In all three of its historical incarnations, the KKK had many allies, not all of whom wanted to dress up in pointed hoods and hold ceremonies at night. But such public actions always have an echo. “The Klan did not invent bigotry,” Linda Gordon writes, “…[but] making its open expression acceptable has significant additional impact.” Those burning crosses legitimated the expression of hatred, and exactly the same can be said of presidential tweets today.

She ends her book by writing, “The Klannish spirit—fearful, angry, gullible to sensationalist falsehoods, in thrall to demagogic leaders and abusive language, hostile to science and intellectuals, committed to the dream that everyone can be a success in business if they only try—lives on.” One intriguing episode links the Klan of ninety years ago to us now. On Memorial Day 1927, a march of some one thousand Klansmen through the Jamaica neighborhood of Queens, New York, turned into a brawl with the police. Several people wearing Klan hoods, either marching in the parade or sympathizers cheering from the sidelines, were charged with disorderly conduct, and one with “refusing to disperse.” Although the charge against the latter was later dropped, his name was mentioned in several newspaper accounts of the fracas. Beneath the hood was Fred Trump, the father of Donald.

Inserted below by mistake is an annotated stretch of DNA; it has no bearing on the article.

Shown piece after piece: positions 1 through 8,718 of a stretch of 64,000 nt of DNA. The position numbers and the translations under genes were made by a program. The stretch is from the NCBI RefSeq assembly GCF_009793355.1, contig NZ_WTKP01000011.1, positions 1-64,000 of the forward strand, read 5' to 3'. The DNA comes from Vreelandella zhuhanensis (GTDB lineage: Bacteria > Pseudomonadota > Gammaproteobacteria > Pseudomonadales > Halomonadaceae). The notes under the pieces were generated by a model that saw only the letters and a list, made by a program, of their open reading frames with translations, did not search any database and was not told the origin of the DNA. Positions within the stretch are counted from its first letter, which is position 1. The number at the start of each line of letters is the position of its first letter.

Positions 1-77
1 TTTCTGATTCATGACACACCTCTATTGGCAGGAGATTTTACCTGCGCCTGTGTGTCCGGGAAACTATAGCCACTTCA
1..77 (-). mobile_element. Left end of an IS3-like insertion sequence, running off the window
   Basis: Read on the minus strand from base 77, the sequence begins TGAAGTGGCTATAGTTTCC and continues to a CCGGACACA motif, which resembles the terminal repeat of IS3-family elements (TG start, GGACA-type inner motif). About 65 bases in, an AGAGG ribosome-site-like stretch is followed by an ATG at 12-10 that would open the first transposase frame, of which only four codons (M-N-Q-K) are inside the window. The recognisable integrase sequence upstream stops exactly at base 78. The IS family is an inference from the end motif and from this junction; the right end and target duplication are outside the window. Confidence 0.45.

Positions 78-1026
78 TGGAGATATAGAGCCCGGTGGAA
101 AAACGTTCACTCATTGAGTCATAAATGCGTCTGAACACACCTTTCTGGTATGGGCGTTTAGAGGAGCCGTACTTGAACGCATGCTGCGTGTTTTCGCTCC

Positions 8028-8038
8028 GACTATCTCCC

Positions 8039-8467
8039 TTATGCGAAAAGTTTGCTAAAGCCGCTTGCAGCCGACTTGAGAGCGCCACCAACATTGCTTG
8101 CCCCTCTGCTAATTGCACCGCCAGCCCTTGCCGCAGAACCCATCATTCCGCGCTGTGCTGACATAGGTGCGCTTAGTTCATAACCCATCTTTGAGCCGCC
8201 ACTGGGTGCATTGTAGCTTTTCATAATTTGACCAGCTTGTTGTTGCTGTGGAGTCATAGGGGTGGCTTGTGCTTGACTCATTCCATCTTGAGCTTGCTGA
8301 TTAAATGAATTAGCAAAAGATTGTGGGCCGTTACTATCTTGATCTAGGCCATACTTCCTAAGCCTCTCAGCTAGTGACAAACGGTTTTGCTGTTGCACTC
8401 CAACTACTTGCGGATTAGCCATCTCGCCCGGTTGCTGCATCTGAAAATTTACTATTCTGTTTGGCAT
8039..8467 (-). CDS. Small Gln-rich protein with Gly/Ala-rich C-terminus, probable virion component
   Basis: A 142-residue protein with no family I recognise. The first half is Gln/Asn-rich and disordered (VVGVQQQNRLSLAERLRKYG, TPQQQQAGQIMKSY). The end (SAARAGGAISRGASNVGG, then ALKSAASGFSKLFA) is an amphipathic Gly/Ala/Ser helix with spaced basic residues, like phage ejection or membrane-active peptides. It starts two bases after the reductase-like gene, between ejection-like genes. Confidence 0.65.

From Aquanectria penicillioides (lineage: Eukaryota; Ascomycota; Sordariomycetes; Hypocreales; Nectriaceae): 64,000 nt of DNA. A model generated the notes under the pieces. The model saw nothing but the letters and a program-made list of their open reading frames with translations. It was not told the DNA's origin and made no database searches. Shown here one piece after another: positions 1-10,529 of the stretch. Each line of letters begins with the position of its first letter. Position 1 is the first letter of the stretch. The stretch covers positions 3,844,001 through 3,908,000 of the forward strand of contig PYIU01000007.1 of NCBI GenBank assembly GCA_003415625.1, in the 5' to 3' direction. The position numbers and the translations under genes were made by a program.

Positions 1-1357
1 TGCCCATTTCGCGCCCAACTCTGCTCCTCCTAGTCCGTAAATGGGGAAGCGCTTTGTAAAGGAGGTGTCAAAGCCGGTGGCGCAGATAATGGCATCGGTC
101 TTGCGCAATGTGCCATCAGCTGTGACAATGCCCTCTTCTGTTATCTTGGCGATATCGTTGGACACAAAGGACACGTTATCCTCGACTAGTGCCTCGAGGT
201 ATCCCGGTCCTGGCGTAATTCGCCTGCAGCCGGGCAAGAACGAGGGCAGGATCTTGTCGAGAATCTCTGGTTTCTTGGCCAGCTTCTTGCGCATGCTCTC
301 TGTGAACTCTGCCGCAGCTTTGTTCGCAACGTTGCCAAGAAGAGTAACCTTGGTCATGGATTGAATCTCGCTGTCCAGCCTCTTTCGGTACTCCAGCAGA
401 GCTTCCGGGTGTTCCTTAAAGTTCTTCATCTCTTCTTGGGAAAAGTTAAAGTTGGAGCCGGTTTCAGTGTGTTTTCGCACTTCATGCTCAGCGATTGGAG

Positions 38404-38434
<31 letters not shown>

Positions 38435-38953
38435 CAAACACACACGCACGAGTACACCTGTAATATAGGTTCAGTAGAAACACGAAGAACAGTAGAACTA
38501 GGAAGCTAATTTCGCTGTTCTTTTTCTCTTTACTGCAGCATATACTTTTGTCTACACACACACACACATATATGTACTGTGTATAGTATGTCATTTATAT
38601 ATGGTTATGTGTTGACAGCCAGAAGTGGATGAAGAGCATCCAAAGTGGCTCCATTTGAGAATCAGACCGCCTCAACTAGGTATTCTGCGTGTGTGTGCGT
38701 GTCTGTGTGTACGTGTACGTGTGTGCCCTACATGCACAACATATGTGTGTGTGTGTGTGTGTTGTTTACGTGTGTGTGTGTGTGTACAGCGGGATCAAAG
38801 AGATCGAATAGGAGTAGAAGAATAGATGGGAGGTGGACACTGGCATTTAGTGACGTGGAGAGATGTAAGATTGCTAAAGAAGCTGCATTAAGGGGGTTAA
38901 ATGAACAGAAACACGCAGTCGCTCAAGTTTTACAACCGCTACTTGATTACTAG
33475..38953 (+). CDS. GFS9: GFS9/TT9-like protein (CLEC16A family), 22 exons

Image result for trump kkk new yorker



Past present and future

Nov 27th, 2017 10:39 am | By

The New York Review of Books is running a series on living in Trumpworld. Katha Pollitt wrote a blisterer.

I sometimes feel like I’m a different person now. I’m fidgety and irritable and have trouble concentrating. For months after the election, I could hardly read, except for books about Roman history, which turns out to be full of Trumps: fantastically rich sociopaths obsessed with crushing their enemies.

Snap. I was thinking Nero-Caligula all day after the Man of the Year tweet.